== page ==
Groundbreaking Coventry University research could provide paramedics with crucial and potentially life-saving assistance when treating pedestrians hurt in road accidents.
A detailed database of pedestrian injuries is being developed alongside a mathematical model, which can reverse-engineer pedestrian collisions and produce first-hand virtual CT scans from simple photographs of a patient’s injuries and the vehicle involved.
These virtual CT scans of the body can inform paramedics, in seconds, about the victim’s potential internal injuries per organ, enabling the correct treatment at the scene. The information could also be sent to a hospital, thus speeding up the triage and improving the treatment of the casualty upon their arrival in Accident and Emergency units.
Dr Christophe Bastien and colleagues at Coventry University’s research Centre for Future Transport and Cities are developing this Forensic Pedestrian Trauma Database (FPTD) in conjunction with University Hospitals Coventry and Warwickshire (UHCW) following funding support from The Road Safety Trust.
The research has been chosen as a winner of the Prince Michael International Road Safety Award which recognises outstanding achievement and innovation in worldwide road safety improvement.
Dr Christophe Bastien, associate professor at Coventry University’s Centre for Future Transport and Cities, said: ‘The mathematical model, with the help of basic photography, essentially reverse-engineers pedestrian collisions, which through our framework can then provide paramedics with key information on potential injuries they usually would not have access to whilst responding to an incident on-scene. We’re optimistic about the potential of such crucial assistance to help paramedics save the lives and improve the treatment of pedestrians who have been involved in traffic collisions and incidents.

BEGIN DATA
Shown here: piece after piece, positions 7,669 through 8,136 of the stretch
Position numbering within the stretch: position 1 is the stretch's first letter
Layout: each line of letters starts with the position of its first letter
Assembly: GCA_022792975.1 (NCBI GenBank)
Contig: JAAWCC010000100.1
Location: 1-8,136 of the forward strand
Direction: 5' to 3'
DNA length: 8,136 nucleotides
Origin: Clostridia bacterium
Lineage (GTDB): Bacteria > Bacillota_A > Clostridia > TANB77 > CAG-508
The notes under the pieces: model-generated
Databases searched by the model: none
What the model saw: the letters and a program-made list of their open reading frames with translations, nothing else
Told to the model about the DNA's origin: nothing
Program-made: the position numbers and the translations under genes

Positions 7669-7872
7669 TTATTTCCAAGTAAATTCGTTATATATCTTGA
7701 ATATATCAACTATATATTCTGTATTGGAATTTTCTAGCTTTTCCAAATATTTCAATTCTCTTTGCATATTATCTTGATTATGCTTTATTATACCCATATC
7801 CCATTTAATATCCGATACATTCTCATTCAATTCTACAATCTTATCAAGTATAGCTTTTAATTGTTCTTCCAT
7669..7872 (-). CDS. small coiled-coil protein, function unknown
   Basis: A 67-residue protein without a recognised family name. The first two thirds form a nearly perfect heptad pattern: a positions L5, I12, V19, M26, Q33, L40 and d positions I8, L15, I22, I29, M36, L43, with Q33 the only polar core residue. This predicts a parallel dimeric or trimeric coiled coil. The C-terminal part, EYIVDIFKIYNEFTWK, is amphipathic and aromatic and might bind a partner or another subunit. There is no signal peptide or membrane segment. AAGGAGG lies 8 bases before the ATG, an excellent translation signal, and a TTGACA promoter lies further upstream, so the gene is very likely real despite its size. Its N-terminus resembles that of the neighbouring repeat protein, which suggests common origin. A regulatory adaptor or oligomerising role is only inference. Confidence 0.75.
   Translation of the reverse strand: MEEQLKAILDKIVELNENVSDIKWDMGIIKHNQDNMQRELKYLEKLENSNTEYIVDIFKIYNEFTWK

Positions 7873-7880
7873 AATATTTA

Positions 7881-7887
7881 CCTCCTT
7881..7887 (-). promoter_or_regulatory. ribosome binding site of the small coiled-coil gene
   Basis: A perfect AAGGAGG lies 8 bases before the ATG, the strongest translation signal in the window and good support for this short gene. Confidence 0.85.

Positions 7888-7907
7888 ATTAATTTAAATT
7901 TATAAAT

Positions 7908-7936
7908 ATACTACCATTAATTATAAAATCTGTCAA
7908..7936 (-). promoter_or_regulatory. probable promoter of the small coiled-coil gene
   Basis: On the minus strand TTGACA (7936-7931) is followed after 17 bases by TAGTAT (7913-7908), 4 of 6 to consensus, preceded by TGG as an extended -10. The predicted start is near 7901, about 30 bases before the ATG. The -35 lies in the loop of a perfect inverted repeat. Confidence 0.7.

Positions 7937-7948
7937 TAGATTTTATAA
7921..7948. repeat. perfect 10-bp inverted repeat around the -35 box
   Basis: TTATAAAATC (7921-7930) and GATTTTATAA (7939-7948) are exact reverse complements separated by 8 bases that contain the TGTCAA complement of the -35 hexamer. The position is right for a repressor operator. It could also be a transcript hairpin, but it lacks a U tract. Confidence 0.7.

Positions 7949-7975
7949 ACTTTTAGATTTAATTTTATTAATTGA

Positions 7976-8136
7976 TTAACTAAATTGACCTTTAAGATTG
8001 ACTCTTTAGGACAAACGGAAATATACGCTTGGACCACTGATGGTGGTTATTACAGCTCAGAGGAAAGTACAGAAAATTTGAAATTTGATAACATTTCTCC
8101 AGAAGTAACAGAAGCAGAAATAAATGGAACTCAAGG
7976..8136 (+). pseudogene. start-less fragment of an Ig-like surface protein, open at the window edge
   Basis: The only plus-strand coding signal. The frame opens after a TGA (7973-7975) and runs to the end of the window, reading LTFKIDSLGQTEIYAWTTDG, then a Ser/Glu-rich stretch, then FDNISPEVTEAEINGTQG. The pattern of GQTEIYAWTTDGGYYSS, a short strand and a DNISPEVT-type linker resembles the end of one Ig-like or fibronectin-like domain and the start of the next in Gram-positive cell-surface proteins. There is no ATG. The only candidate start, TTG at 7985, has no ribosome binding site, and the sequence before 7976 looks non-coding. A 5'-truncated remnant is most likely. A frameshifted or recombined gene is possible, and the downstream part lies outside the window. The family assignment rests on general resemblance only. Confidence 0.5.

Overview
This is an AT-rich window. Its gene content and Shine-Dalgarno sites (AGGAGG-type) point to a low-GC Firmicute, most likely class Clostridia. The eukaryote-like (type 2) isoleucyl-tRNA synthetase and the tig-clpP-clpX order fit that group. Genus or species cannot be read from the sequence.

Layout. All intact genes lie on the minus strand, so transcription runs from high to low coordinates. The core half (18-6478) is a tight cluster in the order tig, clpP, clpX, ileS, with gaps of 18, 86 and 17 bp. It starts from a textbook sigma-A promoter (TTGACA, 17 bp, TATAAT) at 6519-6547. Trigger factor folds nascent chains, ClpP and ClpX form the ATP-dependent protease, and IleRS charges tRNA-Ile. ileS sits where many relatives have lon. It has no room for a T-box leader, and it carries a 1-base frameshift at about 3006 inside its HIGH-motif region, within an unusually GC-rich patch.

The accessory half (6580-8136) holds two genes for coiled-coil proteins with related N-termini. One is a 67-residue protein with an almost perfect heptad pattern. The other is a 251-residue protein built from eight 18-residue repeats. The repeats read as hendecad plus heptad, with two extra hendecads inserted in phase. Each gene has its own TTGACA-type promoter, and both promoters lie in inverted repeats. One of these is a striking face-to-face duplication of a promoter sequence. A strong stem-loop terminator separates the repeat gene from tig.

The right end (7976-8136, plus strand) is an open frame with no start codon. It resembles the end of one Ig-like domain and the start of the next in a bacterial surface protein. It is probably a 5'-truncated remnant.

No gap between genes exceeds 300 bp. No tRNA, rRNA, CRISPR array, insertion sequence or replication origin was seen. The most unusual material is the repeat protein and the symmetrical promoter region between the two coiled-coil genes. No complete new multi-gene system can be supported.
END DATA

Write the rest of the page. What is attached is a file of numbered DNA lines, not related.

‘In the long term, we’re very hopeful that we can develop our detailed framework into something that can be rolled out within the NHS and to health care services around the world.
‘For me and the teams, winning the Prince Michael International Road Safety Award represents the crowning of decades of research, positioning Coventry University as a respected and highly credible transport safety research partner worldwide.
‘Our next step is to secure funding to continue the development of the FPTD. Our research brings huge interest from hospitals, ambulance services, transport forensics and the police.’
Gary Gilkes has worked in the ambulance service for the last ten years as a paramedic as well as lecturing at universities across the country. He’s attended multiple serious incidents and also works to help implement new ideas within the NHS and the ambulance service.
He said: ‘Pedestrian trauma injuries can be very emotional and human factors can slow down the process of triage, so having a way to speed up this process and minimise these human factors would undoubtedly improve patient outcomes and save lives.
‘It’s unquestionable that speed in terms of the speed of getting patients into hospitals and starting treatment saves lives – the quicker we can do that the better chance the patient has.
‘There’s no doubt in my mind that this research and this framework will certainly improve the speed in which clinicians can triage injury patterns to be able to update hospitals so they can prepare treatment packages and we can start early interventions treatment on scene so these injuries don’t cause life-changing scenarios or conditions.’
Sally Lines, CEO of The Road Safety Trust, said: ‘The findings from the research that Coventry University has conducted have the potential to assist the UK Police Force and Accident and Emergency departments with road traffic collision insight. As a charity dedicated to achieving zero road deaths and serious injuries on UK roads through our grants, we are excited by the fact that this research can help save lives in the future.’
The virtual CT scans have been developed and validated using the Total Human Model for Safety (THUMS) which has been devised by the Toyota Motor Corporation and Toyota Central R&D Labs.